U.S. retailers on Monday called on President Donald Trump to not go ahead with punitive tariff plans on China in order to avoid serious adverse effect on the U.S. economy and consumers.
Three retail associations, The Retail Industry Leaders Association (RILA), American Apparel & Footwear Association (AAFA) and National Retail Federation (NRF) sent a letter to Trump expressing their concerning about the detrimental impact broadly applied tariffs could have on U.S. families.
The White House reportedly will announce this or next week billion to billion tariffs on Chinese exports, especially technology and telecommunications goods, after a Section 301 investigation accused China of problematic intellectual property policy and practice.
Section 301 of U.S. Trade Act of 1974 is regarded outdated and unilateral action inconsistent with WTO dispute settlement principle.
The letter from the three retail associations is the latest following a letter on Sunday by 45 trade associations pleading Trump to reconsider its tariffs on China, fearing its "chain reaction of negative consequences for the U.S. economy".
The U.S. Chamber of Commerce, the world's largest trade federation that represents more than 3 million businesses, voiced its strong opposition to Trump's sweeping tariffs on China in a statement issued March 15.
The retailers claimed that they and their membership fought for Trump's tax reform but are concerned that any benefits from reform for retailers and families will be wiped out by broadly applied tariffs on every day consumer products.
The three retail associations were signed by 25 companies, which have .5 trillion in annual sales and tens of millions of U.S. jobs, such as Walmart, Target, Sears, Costco, JCPenney, Macy's and BestBuy, Abercrombie & Fitch and Columbia Sportswear.
The letter and a press release, posted on Arlington, Virginia-based RILA website, claim the broad tariffs would "punish American working families with higher prices on household basics like clothing, shoes, electronics, and home goods".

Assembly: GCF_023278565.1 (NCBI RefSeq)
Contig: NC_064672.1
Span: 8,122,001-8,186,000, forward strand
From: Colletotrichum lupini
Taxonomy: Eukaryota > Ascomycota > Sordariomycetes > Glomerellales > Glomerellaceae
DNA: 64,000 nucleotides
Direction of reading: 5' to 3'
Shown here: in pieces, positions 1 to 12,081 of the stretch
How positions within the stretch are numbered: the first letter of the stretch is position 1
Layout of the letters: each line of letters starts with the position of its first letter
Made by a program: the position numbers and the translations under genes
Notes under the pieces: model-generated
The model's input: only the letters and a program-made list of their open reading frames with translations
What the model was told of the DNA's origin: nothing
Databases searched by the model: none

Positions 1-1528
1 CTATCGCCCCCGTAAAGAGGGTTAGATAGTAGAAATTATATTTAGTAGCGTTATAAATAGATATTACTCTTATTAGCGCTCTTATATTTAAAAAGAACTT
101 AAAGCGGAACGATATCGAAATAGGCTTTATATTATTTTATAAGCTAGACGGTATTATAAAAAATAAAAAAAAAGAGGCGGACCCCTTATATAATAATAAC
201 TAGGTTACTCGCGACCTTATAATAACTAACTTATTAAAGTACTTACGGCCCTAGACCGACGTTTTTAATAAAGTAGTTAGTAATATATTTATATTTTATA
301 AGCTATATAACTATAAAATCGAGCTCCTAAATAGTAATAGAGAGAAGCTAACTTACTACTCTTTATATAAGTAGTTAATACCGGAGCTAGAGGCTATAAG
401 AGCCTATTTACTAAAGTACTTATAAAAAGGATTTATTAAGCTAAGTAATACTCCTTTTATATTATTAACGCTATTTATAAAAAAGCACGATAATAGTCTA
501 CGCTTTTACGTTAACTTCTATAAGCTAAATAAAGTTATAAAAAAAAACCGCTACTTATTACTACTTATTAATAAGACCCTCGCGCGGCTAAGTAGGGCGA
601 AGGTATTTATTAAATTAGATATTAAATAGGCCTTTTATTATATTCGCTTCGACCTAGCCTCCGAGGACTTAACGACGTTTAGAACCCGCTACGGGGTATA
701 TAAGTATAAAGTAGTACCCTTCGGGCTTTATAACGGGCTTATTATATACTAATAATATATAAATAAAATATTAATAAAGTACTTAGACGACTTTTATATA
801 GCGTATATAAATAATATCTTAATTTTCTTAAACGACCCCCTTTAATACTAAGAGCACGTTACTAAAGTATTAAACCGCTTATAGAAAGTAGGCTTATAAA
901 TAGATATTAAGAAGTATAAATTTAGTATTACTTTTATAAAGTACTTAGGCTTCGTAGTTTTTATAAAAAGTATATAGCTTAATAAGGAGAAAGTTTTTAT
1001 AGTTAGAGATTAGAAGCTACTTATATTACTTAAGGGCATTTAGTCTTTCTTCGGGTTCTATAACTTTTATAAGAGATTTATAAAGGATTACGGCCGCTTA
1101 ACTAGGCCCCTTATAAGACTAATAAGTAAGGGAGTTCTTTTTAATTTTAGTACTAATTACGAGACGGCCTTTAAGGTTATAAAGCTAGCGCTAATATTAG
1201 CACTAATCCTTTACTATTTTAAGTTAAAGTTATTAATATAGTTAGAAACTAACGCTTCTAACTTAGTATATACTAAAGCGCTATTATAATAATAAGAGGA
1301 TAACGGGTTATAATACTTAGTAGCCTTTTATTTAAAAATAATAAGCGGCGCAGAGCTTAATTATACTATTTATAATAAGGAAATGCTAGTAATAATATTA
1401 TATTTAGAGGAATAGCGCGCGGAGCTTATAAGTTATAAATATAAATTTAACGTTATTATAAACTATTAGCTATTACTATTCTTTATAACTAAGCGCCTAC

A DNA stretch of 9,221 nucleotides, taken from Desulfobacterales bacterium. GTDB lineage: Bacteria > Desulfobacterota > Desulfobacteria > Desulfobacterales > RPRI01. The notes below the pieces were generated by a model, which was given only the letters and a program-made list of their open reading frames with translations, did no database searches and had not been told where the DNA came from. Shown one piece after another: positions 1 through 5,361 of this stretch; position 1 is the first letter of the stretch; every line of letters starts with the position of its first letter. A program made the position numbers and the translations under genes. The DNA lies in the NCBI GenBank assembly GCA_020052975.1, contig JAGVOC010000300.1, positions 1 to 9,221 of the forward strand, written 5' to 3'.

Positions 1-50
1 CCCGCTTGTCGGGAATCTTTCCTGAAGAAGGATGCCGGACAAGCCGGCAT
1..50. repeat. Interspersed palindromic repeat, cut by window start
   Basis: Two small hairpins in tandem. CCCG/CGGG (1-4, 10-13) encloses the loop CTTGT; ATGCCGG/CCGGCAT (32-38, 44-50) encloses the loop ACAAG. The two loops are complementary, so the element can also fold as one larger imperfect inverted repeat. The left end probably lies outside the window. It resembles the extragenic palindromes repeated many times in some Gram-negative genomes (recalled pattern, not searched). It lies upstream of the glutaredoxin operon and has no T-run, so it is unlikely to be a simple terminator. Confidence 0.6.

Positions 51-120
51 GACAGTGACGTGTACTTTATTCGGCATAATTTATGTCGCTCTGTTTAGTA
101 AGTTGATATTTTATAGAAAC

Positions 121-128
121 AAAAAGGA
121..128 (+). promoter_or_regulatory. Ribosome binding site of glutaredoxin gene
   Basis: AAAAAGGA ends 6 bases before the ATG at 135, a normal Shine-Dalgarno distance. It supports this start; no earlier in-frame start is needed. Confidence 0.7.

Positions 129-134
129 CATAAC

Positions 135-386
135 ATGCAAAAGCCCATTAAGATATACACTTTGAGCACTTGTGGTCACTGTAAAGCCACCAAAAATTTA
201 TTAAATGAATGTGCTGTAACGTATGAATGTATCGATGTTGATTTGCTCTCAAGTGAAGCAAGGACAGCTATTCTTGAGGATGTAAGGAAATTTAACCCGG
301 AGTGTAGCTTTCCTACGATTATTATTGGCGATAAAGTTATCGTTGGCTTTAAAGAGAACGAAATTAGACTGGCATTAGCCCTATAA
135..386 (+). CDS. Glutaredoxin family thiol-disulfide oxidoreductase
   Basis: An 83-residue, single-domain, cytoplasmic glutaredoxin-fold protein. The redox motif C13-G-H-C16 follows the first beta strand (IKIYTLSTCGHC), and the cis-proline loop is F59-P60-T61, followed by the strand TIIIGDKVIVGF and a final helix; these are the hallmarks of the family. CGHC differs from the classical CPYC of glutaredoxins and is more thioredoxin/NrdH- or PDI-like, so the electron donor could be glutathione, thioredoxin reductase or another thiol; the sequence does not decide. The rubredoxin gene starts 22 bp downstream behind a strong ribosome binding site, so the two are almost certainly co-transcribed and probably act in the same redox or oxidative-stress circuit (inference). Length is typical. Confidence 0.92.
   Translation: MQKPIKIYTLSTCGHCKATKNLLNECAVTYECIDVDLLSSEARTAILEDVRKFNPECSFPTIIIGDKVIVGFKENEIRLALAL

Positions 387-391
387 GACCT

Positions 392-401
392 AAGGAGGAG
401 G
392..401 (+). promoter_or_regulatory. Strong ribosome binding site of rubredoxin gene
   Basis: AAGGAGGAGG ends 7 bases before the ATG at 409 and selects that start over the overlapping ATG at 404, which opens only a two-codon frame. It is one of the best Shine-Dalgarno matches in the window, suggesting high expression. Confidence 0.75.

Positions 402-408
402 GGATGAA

Sandy Kennedy, president of RILA, said that the tariffs could set the industry back. "This is not American industries crying wolf. Higher tariffs will mean higher costs to businesses and in turn higher prices for American families," Kennedy was quoted as saying in the press release.
"Tariffs are a hidden tax on Americans -- plain and simple. More than 41 percent of clothing, 72 percent of footwear, and 84 percent of travel goods sold in the U.S. are made in China," said Rick Helfenbein, president and CEO of AAFA.
"A tariff on these products would be a tax on every American. In addition to increasing costs for American families, this action could result in retaliatory tariffs that target American businesses, resulting in job losses. At the end of the day, this could be disastrous for American families, American workers, and American businesses,"
"As the industry closest to consumers, retailers know firsthand how high tariffs will hurt American families," NRF President and CEO Matthew Shay said.
Concerns about trade wars between the U.S. and China and other U.S. key trade partners have grown lately after Trump imposed tariffs on imported washing machines and solar panels in January and signed proclamations this month on 25 percent tariff on steel imports and 10 percent tariff on aluminum imports in the name of national security under the controversial Section 232 of U.S. Trade Expansion Act of 1962.
Trump's move on the tariff front has been seen as fulfilling his presidential campaign promise, especially ahead of the midterm election this fall. China, the European Union and many other U.S. trading partners have explicitly and inexplicitly said that they will take countermeasures in response to U.S. tariffs.